-JJA
        Personally I don't think there's a wrong way. I know what you mean about not wanting to post. There are some on the forum who feel it is their duty to contradict every theory or opinion. Lately I've started to grow tired of it. Too many egos who think they know everything and aren't interested in learning. Don't mean to get off topic, but I've already seen a lot of the best posters on here are no longer very active because of this. Eventually we'll only be left with the posters who just repeat what they've heard from their "guru" without putting any independent thought or research into it themselves.

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        • #5
          Originally posted by azmatsfan View Post
          Eventually we'll only be left with the posters who just repeat what they've heard from their "guru" without putting any independent thought or research into it themselves.
          Personally, I believe that most of the ones that have left, fell into your above description more than the ones who have stayed.....but again, that's JMO.

          To remain on topic, nothing wrong with "backward chaining" in certain instances with certain players. I haven't thought about it too much with pitching (but I'm also not a pitching instructor), but I have used it on occasion with some of my hitters.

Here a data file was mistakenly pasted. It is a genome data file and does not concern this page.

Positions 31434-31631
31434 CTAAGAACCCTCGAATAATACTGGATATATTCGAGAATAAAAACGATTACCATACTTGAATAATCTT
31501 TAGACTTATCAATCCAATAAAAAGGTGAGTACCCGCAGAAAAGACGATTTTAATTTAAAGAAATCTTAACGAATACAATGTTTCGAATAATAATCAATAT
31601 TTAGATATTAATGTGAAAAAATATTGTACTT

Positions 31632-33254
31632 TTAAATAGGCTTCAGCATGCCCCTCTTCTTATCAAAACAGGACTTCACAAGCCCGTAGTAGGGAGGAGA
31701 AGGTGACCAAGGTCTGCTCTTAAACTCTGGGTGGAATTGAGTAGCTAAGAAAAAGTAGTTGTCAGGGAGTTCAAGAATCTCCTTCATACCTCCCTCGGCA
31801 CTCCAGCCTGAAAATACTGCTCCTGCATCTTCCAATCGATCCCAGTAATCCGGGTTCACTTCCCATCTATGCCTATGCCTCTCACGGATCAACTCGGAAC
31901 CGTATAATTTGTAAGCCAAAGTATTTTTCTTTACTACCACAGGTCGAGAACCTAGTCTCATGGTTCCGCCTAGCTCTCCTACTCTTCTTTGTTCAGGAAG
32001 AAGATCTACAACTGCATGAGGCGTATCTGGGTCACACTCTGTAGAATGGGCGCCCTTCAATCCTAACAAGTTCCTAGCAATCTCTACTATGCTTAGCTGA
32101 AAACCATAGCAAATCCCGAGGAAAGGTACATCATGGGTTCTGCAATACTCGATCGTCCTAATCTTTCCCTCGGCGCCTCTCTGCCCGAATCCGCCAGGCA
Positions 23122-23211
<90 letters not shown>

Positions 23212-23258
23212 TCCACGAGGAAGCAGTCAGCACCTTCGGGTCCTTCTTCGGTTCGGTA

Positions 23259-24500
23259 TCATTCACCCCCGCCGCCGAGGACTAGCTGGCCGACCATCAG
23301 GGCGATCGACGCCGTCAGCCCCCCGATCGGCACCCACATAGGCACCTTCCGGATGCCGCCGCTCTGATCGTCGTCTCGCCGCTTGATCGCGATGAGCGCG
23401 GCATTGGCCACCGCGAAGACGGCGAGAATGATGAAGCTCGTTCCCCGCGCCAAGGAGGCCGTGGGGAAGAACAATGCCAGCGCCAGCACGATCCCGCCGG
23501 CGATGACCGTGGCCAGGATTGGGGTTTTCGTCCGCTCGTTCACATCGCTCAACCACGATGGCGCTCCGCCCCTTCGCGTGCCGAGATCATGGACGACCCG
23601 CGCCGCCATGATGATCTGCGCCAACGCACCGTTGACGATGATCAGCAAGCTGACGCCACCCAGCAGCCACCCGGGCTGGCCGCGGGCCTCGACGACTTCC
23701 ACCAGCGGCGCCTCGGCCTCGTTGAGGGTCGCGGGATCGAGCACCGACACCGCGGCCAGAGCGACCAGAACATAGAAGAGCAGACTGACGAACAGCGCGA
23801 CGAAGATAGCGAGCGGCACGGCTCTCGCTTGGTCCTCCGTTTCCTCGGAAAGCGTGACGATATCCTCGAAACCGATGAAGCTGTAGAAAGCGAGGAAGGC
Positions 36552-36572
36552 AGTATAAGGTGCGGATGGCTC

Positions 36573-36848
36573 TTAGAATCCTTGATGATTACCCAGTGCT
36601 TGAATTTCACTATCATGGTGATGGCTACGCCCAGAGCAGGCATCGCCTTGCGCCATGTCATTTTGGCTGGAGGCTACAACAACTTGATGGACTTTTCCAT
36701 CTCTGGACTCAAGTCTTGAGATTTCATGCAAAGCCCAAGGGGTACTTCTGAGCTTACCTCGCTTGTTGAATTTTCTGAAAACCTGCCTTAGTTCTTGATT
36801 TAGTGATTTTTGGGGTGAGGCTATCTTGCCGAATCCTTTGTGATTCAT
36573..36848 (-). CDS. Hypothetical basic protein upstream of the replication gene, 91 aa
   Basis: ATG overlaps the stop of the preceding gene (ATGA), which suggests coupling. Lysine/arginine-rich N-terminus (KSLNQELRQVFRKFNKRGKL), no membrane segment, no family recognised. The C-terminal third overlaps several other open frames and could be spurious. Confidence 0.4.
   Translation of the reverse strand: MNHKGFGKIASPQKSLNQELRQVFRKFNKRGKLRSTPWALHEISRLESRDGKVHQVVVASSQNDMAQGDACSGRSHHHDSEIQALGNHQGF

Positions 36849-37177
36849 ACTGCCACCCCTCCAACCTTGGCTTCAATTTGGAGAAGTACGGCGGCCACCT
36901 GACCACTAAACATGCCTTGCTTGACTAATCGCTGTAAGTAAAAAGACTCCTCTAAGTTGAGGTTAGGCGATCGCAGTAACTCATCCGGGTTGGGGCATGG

In memory of "Catchingcoach" - Dave Weaver: February 28, 1955 - June 17, 2011

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          • #6
            Originally posted by JJA View Post
            I'm big on backward chaining, that's how I teach hitting, but I'm sure some folks will tell me that it's all wrong. That's why I don't bother to even reply. Both methods work, I've seen success both ways, but it's just the way I think and it works for me.

            -JJA

            does this mean you teach hand action/barrell throwing before you teach the whole body swing?
            I now have my own non commercial blog about training for batspeed and power using my training experience in baseball and track and field.

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            • #7
              For some reason, I do backward chaining when it comes to fielding a routine ground ball. I feel it's important to understand the athleticism involved at the end when you are trying to get from point A to point B. I can't think of another area of the game where I do this-maybe with throwing breaking pitches, you know, you just get a pitcher to work on the spin. I guess it depends on whether a coach feels an individual could benefit.
              Major Figure

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              • #8
                Slightly OT, but I get hitters to hit opposite side, to ensure they know why they swing the way they do (they usually don't). Then they return to regular side with more enthusiasm and better listening skills. :o
                efastball.com - hitting and pitching fact checker